Barnes still on "learning curve"

ATHENS – Georgia is loaded with talented quarterbacks. One more committed to the Bulldogs on Friday.

But it is Blake Barnes that, besides Joe Tereshinski, will have been in Athens the longest when Joe Cox and Matthew Stafford arrive. He started his Georgia football career by graduating from high school in Mississippi early and enrolling in the spring semester at Georgia in 2004. He was allowed to travel and practice with the team for the 2004 Capital One Bowl game. However, even a year and a half after Barnes arrive in Athens, he is still struggling to find his way in Mark Richt's offense.

"I am really just working on where to go with the ball and when to go there. I am working on what to check into when a certain defense comes up; what progressions I need to go through; what routes I need to go through," Barnes said.

"I felt really good about the spring. It's been fun getting back out there and playing football again," he added. Barnes' competition for the backup quarterback spot, Joe Tereshinski, seems to have solidified his hold on the number two quarterback spot, and Barnes admitted it.

"Joe T did really well," he said.

Many thought this spring would be the time Barnes would overtake Tereshinski on the depth chart, but they were likely underestimating Tereshinski's development, which seems to have happened all but overnight.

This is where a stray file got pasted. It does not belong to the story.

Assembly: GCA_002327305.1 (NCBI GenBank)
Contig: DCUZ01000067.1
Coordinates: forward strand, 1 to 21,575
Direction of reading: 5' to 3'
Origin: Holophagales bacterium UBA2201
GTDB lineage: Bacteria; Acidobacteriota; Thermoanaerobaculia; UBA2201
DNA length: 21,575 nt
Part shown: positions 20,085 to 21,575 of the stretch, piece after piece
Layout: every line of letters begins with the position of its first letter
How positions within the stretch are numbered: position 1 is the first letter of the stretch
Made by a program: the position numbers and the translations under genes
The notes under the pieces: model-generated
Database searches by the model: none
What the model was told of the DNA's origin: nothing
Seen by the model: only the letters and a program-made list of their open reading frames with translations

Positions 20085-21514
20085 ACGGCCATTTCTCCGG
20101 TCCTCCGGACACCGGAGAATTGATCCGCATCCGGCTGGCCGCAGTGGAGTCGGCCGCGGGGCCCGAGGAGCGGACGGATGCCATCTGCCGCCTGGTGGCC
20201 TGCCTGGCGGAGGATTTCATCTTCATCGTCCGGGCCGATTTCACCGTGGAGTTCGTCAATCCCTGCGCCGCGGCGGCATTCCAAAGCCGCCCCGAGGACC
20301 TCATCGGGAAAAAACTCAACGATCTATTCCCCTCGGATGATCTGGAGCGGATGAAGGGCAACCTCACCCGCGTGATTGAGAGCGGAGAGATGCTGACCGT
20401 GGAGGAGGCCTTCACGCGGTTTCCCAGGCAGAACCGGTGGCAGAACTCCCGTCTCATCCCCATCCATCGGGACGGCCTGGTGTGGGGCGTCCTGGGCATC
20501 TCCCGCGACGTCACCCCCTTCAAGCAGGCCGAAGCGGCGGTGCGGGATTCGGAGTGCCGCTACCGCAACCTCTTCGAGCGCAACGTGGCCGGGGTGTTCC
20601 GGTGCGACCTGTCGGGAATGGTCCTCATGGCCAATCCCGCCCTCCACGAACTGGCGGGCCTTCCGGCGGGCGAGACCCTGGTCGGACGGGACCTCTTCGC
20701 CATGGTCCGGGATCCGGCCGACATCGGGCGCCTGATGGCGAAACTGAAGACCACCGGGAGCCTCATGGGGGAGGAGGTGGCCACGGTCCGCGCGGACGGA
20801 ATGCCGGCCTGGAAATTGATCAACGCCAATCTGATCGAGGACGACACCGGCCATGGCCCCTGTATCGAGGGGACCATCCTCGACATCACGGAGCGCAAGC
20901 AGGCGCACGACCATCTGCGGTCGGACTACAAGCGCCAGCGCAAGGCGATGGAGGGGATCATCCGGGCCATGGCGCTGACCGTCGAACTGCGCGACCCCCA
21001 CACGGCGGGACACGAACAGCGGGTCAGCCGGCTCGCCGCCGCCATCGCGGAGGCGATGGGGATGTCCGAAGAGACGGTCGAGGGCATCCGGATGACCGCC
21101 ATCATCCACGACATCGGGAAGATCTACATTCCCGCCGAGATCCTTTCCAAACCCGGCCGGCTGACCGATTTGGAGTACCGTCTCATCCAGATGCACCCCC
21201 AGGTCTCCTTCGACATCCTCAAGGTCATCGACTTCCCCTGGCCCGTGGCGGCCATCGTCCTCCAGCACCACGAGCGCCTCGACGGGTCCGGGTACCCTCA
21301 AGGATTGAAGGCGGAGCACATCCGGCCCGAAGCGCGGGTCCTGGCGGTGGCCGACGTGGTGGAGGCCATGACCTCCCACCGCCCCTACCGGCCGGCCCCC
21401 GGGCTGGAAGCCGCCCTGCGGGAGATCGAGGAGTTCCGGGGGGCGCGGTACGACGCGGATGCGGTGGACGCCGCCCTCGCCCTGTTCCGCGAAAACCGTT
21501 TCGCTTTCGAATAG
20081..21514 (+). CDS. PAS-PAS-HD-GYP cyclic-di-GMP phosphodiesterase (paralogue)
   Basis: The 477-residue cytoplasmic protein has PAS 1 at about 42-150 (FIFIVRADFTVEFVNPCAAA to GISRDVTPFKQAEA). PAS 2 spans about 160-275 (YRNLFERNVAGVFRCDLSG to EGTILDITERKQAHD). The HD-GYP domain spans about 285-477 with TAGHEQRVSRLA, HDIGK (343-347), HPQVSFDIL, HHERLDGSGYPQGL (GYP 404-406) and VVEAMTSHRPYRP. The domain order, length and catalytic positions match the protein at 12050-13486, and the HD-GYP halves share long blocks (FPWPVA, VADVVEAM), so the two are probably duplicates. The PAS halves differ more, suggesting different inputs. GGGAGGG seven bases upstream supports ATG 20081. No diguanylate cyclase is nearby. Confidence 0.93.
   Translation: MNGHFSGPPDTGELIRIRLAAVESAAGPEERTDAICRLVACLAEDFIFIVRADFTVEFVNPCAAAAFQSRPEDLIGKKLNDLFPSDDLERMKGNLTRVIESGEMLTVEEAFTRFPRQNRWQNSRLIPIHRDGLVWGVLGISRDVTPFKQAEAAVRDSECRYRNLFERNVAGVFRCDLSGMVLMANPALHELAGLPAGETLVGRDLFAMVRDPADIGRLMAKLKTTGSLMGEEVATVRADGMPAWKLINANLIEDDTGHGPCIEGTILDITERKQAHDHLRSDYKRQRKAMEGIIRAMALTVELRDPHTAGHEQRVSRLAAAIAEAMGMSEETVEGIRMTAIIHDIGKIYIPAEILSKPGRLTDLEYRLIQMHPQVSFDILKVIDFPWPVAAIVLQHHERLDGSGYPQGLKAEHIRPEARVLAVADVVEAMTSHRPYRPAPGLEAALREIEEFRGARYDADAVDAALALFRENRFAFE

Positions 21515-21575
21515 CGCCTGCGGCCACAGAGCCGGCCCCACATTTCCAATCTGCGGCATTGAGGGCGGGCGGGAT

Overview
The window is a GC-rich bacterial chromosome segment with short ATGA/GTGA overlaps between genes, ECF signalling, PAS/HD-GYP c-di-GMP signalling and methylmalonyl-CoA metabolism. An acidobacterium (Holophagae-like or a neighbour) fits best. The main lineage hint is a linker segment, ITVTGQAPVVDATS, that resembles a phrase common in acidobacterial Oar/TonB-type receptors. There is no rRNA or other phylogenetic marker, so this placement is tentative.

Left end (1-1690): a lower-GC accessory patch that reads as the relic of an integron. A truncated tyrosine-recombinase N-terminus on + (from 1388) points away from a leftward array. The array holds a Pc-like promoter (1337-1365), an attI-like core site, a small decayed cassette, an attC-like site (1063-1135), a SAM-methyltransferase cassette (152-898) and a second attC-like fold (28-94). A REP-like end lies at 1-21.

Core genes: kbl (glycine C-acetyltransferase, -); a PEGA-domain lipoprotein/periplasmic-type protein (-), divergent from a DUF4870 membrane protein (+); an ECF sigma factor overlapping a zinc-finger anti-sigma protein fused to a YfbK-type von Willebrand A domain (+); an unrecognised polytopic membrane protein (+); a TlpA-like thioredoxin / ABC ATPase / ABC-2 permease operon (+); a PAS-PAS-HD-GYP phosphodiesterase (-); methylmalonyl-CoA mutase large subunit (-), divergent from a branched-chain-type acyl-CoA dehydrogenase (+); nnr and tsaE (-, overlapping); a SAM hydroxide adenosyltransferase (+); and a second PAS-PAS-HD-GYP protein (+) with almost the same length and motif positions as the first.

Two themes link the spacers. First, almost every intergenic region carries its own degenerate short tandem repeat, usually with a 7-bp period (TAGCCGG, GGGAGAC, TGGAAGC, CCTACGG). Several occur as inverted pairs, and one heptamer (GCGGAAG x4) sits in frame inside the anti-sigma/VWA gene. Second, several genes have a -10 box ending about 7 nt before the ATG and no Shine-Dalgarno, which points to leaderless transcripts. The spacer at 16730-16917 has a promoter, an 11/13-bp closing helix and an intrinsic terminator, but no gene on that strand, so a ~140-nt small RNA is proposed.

Not discouraged, Barnes said he's still learning.

"I've still got a long way to go because of the learning curve. I am still improving every day, and every day I still understand how much more I need to know. It's definitely a big adjustment (from high school); it is a continual adjustment process. I was talking with Greene last year, and he said he was still learning. Shockley is the same way. I'll be learning until I quit playing," said Barnes.

The soon-to-be redshirt freshman completed four of his seven attempts for 54 yards on G-Day while rotating with Tereshinski.

One intangible that could help Barnes settle into Georgia even more is his family's move to the Peach State.

"Being away from home is getting easier," he said. "My Dad just got a job in Atlanta, so he is there now. My Mom is moving here soon."

The travel burden on the Barnes family is now trouble-free compared to the days of driving back and forth from Athens to Mississippi.

"That makes it easier on them especially when game time rolls around. It will be easier for them to get to games," he said.

Barnes, confessed, however, that there's no place like home, and for him that's a little town called Baldwin.

"I miss Mississippi; I miss my home back in Baldwin. We have fewer than 3,000 people in Baldwin. I graduated with fewer than 50 people in my high school. It was a culture shock coming into classrooms that held more people than went to my high school. The life of Athens is much faster than in Baldwin," he said with a smile on his face.


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